Johnson v Canada (Registrar, Indian Register), 2020 BCSC 1955

Appeal stayed. The appellant appealed what they interpreted as a decision by the Registrar of the Indian Register. The Court lacks jurisdiction to hear the appeal as it is premature given the statutory requirements of the Indian Act have yet to be met. Specifically, the nature of a response made by the Registrar was not a “decision” capable of being appealed until it is “protested” and the statutory proceeding is concluded.

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The appellant is a status Indian and member of Sechelt Indian Band, a band within the meaning of the Indian Act. In 2017, the appellant requested that the Registrar transfer him from the Sechelt Band List to the Semiahmoo Band List, as he believes he is entitled to membership in the Semiahmoo Indian Band [“Semiahmoo”].

The Department of Indigenous Services [“Department”] maintains the Semiahmoo Band List as Semiahmoo does not maintain its own membership code. Section 11 of the Indian Act sets out the membership rules for a band list maintained by the Department. Section 12(b) of the Act provides that, within certain limits, a person who is a member of another band is entitled to have their name entered in the Department band list if the council of the admitting band consents.

In 2018, the Registrar responded to the appellant’s transfer request, stating that the request could not be processed without receiving a Band Council Resolution [“BCR”] from the Semiahmoo Band Council. A separate letter was sent by the Registrar to the Band Council of Semiahmoo requesting a BCR accepting the appellant into the band’s membership. The appellant argued that a BCR from Semiahmoo was not required under s 11 of the Indian Act and that s 12(b), which requires band council consent to adding a band member, had no application.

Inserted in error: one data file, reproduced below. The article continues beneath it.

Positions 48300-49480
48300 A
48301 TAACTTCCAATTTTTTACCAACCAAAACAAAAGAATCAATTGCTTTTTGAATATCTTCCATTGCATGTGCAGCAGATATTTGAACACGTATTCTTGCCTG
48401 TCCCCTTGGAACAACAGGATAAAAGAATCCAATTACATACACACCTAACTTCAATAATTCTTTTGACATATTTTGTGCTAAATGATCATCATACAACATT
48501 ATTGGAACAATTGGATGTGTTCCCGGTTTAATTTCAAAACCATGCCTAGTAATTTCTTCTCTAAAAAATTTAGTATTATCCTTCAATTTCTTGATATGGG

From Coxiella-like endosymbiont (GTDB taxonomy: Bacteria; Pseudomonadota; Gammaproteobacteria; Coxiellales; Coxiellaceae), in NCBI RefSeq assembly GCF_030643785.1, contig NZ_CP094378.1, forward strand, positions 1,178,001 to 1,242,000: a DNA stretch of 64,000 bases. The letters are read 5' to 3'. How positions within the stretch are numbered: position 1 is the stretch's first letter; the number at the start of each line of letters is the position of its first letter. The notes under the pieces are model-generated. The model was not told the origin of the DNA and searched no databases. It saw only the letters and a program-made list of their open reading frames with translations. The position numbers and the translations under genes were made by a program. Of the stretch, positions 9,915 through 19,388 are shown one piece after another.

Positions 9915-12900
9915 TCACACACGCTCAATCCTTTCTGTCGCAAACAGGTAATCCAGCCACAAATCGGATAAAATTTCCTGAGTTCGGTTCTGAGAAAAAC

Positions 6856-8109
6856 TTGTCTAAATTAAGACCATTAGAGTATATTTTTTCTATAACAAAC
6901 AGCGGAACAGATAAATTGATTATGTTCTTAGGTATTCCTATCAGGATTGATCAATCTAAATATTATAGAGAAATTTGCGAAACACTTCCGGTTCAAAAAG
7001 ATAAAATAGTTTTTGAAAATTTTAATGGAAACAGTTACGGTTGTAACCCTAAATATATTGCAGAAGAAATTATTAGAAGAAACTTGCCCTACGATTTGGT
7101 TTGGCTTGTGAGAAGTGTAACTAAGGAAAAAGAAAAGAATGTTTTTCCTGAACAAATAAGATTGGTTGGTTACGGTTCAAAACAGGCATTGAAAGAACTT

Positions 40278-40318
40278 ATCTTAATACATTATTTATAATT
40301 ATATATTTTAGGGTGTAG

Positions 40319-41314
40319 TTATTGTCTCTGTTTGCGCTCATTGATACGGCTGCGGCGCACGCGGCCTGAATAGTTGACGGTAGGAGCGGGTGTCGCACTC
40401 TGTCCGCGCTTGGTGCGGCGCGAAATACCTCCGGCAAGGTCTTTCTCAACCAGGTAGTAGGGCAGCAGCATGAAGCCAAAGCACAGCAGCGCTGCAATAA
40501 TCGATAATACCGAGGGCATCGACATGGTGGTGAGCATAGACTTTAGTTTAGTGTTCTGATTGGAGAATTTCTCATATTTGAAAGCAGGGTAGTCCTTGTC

The Registrar then advised the appellant that the Department’s position was that s 12 applied to all band transfers. The appellant sought judicial review in the Federal Court, but that was discontinued as it is this Court that has the necessary jurisdiction. The appellant advised the respondent he would pursue a protest under s 14.2 of the Indian Act. Section 14.2 allows for a protest to be made respecting the inclusion or addition of the name of a person or their omission or deletion of their name from the Indian Register or a band list maintained by the Department. The Registrar responded she would consent to a 90-day investigation period “once all necessary documents were filed”. The appellant agreed and in 2019, sent the documents to a computer link provided [“Protest”].

Subsequently, the Registrar informed the appellant that she was unable to accept the Protest as valid. She stated the Registrar’s original decision to add the name of the appellant to Sechelt First Nation registry was rendered prior to September 4, 1951 and therefore the Protest was out of time. Her earlier response did not constitute a “decision” but was a request for evidence, therefore it could not be protested. She also confirmed the Department’s position was that Semiahmoo consent was required for all band transfers.

This application concerns whether the Court has jurisdiction to hear the appeal at this time. The Indian Act sets out the statutory framework that applies to a dispute of a “first-level” Indian Registrar decision. Once such a decision is made, a party is statutorily entitled to protest the decision to the Indian Registrar. Upon receipt of a valid protest, the Registrar investigates and renders a final and conclusive decision. It is from that decision an appeal to this Court may be taken, not earlier.